It's About Time: Effects of the Affordable Care Act Dependent Coverage Mandate on Time Use

36 Pages Posted: 15 Feb 2016

See all articles by Greg Colman

Greg Colman

Pace University - Department of Economics

Dhaval Dave

Bentley University - Department of Economics; National Bureau of Economic Research (NBER) - NY Office

Multiple version iconThere are 3 versions of this paper

Abstract

One of the main purposes of recent healthcare reform (Patient Protection and Affordable Care Act - ACA) in the U.S. is to enable Americans to make more productive use of their time. We examine how the ACA's dependent care coverage mandate (DCM) affected young adults' time allocation. Based on more accurate measures from the American Time Use Surveys and difference-in-difference methods, we first confirm that the DCM reduced labor supply. The question then arises, what have these adults done with the extra time? We provide some of the first evidence on this issue. Estimates suggest that the DCM has reduced job-lock, as well as the duration of the average doctor's visit, including time spent waiting for as well as receiving medical care, among persons ages 19-25. The latter effect is consistent with substitution from hospital ER utilization to more routine physician care. The extra time has gone into socializing, and to a lesser extent, into educational activities and job search. A related question is whether these changes have made young adults better off. We find that the availability of insurance and change in work time appear to have increased their subjective well-being, enabling them to spend time on activities they view as more meaningful than those they did before insurance became available.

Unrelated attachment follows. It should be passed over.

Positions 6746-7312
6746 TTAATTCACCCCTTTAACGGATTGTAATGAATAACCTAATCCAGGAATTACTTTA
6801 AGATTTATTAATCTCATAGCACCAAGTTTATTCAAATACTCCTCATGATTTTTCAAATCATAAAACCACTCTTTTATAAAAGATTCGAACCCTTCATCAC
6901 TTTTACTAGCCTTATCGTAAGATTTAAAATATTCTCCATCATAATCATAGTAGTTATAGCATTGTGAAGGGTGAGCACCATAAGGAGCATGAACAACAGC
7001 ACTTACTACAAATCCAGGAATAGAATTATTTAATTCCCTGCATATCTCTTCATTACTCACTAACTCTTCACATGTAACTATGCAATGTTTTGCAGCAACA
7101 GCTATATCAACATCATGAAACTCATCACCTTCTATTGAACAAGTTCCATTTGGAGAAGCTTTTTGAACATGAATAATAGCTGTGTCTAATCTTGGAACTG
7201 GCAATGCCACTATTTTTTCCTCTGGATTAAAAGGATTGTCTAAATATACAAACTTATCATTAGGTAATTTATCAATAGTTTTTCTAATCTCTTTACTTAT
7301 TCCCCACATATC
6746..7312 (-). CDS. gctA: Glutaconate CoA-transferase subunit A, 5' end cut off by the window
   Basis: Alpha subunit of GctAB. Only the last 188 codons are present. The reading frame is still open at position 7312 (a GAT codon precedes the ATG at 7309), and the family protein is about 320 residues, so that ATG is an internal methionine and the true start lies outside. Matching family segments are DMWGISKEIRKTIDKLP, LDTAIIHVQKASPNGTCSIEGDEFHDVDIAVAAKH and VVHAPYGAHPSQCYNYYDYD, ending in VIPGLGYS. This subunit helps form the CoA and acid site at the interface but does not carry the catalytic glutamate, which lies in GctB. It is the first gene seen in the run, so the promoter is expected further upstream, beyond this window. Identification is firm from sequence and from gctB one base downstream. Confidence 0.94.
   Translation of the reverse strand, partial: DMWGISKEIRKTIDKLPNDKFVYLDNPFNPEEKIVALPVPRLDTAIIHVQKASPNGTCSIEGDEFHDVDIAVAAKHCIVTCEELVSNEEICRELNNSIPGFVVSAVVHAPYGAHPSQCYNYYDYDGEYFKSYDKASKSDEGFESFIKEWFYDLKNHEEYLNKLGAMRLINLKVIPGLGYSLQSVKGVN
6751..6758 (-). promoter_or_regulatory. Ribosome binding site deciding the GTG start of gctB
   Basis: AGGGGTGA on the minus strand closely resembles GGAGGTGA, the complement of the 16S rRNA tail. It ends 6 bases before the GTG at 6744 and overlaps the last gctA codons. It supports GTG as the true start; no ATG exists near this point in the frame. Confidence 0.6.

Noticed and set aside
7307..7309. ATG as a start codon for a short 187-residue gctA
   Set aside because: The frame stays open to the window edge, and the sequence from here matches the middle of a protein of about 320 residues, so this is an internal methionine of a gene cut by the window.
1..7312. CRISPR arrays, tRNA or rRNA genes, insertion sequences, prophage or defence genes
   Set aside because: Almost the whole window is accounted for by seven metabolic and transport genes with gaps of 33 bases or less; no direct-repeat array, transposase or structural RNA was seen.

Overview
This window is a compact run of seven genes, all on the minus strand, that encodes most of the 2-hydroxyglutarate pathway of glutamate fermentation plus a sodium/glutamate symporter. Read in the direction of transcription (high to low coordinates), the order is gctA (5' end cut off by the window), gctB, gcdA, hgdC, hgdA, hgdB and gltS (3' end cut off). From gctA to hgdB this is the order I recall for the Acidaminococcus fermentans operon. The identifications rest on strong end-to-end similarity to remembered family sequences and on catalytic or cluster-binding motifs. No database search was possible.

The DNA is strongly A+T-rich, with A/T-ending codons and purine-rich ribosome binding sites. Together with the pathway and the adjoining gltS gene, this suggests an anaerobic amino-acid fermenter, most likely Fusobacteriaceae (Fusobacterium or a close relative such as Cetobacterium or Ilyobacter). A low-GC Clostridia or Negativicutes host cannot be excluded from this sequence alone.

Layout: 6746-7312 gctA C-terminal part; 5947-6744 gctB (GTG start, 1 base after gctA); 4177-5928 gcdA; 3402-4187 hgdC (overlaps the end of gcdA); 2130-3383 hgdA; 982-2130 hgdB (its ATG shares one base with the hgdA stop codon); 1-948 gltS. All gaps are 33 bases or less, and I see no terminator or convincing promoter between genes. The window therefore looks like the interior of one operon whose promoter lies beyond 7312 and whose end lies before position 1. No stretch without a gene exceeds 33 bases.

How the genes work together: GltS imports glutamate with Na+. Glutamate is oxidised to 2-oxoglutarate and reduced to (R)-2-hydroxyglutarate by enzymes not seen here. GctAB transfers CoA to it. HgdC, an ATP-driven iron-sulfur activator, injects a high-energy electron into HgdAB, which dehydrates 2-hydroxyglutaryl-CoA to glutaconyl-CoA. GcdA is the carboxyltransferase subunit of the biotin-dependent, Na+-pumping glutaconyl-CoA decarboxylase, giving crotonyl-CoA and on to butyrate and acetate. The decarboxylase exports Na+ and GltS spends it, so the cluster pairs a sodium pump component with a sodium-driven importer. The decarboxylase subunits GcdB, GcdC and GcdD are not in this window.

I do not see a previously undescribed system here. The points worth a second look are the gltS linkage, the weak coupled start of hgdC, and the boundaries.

Keywords: health insurance, labor supply, time use, leisure, medical care, Affordable Care Act, waiting time, well-being, work

JEL Classification: I1, J2, H0

Suggested Citation

Colman, Greg and Dave, Dhaval, It's About Time: Effects of the Affordable Care Act Dependent Coverage Mandate on Time Use. IZA Discussion Paper No. 9710. Available at SSRN: https://ssrn.com/abstract=2731973

Greg Colman (Contact Author)

Pace University - Department of Economics ( email )

One Pace Plaza
New York, NY 10038
United States

Dhaval Dave

Bentley University - Department of Economics ( email )

175 Forest Street
Waltham, MA 02452-4705
United States

National Bureau of Economic Research (NBER) - NY Office

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New York, NY 10016-4309
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